Artists whose older work you prefer to their newer
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Posted (edited)

Are there any artists whose style has changed enough that you actually prefer their old look to the new? I can name 3 that come to my mind:

1. Art Adams. I loved his stuff in the 90s on the X-Men, and the New Fantastic Four. Those were his golden years for me. His stuff is still great now but he started making his characters' faces wider at some point, and it just isn't as appealing to me now as it was back then.

2. Tony S. Daniel: I first discovered his art from his book, The Tenth, in the late 90s, and while it fit the typical Image mold of flashy, posy, anatomically incorrect art that was everywhere, I still really felt like his stood out from the pack. Now, his artistic ability has certainly gotten better, but it looks very different from his Tenth days, and I prefer his old, less-experienced ways.

3. Takeshi Miyazawa: His art is reminiscent of manga, but his newer stuff seems more loose. He used to take more time, it seems like, as the art was more careful. This is especially true in his faces, which used to be rounder. His looser current style works well in action scenes, but it loses some of the detail his older work had in the human moments. His technical ability has gotten better, though.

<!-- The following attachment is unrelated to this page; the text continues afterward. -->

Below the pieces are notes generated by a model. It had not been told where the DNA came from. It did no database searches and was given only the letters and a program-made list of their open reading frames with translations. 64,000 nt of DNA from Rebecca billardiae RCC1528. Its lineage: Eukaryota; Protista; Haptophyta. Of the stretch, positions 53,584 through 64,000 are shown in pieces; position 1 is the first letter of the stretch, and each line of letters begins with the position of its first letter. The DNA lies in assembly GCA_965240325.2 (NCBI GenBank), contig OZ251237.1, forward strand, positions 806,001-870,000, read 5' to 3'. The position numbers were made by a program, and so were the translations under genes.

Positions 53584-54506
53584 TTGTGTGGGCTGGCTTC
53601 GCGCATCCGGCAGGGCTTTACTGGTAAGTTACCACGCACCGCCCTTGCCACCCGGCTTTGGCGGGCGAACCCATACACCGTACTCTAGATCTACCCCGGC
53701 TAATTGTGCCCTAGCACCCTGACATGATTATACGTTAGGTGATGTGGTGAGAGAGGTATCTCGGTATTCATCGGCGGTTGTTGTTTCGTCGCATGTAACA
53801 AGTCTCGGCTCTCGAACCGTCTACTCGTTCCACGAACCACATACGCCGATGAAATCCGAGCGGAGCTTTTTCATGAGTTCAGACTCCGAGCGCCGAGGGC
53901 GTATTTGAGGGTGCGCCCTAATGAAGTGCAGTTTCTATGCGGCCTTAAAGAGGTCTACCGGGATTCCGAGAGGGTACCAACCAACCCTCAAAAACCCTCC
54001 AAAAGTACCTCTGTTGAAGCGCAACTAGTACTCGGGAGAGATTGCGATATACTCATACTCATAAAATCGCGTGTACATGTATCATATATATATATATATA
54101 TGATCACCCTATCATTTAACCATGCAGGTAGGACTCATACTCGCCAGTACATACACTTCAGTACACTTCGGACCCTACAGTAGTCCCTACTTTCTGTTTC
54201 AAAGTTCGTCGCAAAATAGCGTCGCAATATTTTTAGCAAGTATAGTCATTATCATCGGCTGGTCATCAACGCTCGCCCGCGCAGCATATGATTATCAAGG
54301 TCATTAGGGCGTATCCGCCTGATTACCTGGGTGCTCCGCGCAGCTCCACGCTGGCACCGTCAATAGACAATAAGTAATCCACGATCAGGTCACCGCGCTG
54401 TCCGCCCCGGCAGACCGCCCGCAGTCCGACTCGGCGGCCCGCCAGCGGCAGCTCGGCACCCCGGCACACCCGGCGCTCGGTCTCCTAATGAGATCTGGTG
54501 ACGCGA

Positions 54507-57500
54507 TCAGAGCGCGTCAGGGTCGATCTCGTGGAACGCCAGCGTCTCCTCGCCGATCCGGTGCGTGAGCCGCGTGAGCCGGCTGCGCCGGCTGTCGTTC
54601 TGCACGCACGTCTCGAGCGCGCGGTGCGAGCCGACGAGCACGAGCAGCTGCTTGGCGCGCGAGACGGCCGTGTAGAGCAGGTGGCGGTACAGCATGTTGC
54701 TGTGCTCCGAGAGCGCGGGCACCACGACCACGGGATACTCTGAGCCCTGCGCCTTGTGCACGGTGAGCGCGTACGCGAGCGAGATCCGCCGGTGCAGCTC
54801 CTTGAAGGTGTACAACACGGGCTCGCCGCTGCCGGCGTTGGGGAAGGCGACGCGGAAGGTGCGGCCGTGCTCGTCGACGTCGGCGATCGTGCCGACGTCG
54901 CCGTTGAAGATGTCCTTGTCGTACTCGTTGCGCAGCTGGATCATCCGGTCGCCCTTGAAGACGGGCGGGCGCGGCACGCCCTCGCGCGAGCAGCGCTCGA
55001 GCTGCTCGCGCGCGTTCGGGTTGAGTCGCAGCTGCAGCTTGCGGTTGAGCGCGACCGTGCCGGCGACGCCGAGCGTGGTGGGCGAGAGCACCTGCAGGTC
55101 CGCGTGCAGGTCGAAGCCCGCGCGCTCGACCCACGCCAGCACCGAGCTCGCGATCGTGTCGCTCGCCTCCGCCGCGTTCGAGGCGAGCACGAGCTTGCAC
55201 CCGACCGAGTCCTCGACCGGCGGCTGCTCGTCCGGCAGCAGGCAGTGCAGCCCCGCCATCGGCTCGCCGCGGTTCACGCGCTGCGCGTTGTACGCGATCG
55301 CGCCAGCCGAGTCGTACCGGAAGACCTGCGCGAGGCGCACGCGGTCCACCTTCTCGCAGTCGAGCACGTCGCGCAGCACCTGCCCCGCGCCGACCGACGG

adams.jpg

 

 

tenth.jpg

miyazawa.jpg

Edited by BuraddoRun

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2 hours ago, Brian Peck said:

John Romita Jr I prefere his Spider-Man and X-Men over his recent works

Agreed.

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Posted (edited)

Yessss good topic!  Respect to the artists I'm about to name across each's every era, just being nitpicky here:

Art Adams, Bagley, DeCarlo, Lim, Jae Lee, Jim Lee, Romita Jr., Portacio

 

Edited by exitmusicblue

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Posted (edited)

I tend to differentiate between two cases.

The first (and most frequent) lot is artists who have more or less kept the same style, but they have evolved it over time:   you can clearly recognise it is them at any given point in their career.  In this case, you normally have a beginning, a peak and then a  plateu or decline.  And often times the "decline" is in the eye of the viewer, driven more by nostalgia than by objective artistic merits: Byrne used to insist that his later work was superior to his UXM work technically; I seem to recollect having read somewhere that Silvestri said he "did not know what he was doing when he was doing XM" (but I might be misquoting....apolgies to Marc if that is the case).  I include in this category artists like Byrne, Art Adams, Jim Lee, Alan Davis, Marc Silvestri, just to name a few I really like.  You look at their early work and late work and you do see a development, but you can't pinpoint a precise moment when they changed style.  Even Kirby, different as his late work appears compared to his early work, belongs in my mind to this type of steady and subtle evolution over time.  In this case, I normally like the "early peak"  work, normally because of nostalgia or simply because that style felt different at the begininng.  So in the cases above I would say  XM / NM Annuals for Art Adams, UXM for Byrne, UXM and Hush for J Lee, UXM for Silvestri, Captain Britain and Excalibur for Alan Davis.  As to Kirby, my preference goes to late silver Age (FF circa 80) to the mid '70s.